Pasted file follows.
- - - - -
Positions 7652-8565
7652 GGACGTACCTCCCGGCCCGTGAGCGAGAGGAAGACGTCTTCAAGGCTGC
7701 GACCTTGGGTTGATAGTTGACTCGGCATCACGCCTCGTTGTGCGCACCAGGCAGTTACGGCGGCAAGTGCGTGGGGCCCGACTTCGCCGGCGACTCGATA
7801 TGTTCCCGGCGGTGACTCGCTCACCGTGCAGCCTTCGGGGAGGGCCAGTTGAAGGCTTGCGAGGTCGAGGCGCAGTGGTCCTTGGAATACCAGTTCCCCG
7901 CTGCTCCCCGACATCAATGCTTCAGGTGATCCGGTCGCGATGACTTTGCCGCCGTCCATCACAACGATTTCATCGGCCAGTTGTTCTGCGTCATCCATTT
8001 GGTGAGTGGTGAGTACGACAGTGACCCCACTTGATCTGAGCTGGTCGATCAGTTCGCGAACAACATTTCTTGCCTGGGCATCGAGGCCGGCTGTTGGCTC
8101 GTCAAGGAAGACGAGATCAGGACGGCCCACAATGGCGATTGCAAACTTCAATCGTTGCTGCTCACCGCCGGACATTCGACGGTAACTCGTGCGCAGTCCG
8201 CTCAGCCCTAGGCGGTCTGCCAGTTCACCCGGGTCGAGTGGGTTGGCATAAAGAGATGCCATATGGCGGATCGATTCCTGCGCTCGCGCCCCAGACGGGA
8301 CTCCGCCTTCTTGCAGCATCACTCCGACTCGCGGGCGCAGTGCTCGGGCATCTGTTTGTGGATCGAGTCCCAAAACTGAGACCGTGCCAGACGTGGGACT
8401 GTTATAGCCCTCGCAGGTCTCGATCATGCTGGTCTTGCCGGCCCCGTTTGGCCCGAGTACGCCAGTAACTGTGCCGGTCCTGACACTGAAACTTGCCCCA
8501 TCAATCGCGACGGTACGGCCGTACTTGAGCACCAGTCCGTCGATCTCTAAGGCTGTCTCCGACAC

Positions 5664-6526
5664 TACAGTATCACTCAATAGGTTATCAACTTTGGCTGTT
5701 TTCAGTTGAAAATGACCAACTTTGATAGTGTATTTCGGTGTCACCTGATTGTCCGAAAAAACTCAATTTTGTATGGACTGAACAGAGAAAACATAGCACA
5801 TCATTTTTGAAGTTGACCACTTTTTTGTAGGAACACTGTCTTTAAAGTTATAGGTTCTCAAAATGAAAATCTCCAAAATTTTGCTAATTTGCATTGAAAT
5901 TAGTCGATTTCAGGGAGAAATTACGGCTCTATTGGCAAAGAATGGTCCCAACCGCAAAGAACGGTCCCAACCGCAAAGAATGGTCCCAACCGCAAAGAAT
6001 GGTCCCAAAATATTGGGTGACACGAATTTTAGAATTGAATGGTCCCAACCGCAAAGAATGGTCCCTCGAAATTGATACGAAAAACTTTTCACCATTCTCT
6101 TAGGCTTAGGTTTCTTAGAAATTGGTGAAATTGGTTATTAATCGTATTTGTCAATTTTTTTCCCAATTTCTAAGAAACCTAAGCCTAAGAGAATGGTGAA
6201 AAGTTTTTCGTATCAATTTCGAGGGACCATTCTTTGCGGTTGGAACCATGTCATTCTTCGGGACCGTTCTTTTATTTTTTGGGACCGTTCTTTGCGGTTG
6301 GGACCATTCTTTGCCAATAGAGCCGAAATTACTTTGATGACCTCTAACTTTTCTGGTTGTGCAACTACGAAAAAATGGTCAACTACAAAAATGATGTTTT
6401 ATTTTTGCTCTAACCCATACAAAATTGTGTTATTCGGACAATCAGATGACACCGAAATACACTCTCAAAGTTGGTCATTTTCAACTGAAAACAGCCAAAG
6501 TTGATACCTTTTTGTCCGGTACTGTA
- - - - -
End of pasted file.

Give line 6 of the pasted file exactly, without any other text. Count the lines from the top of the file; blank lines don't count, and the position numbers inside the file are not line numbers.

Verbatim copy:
8001 GGTGAGTGGTGAGTACGACAGTGACCCCACTTGATCTGAGCTGGTCGATCAGTTCGCGAACAACATTTCTTGCCTGGGCATCGAGGCCGGCTGTTGGCTC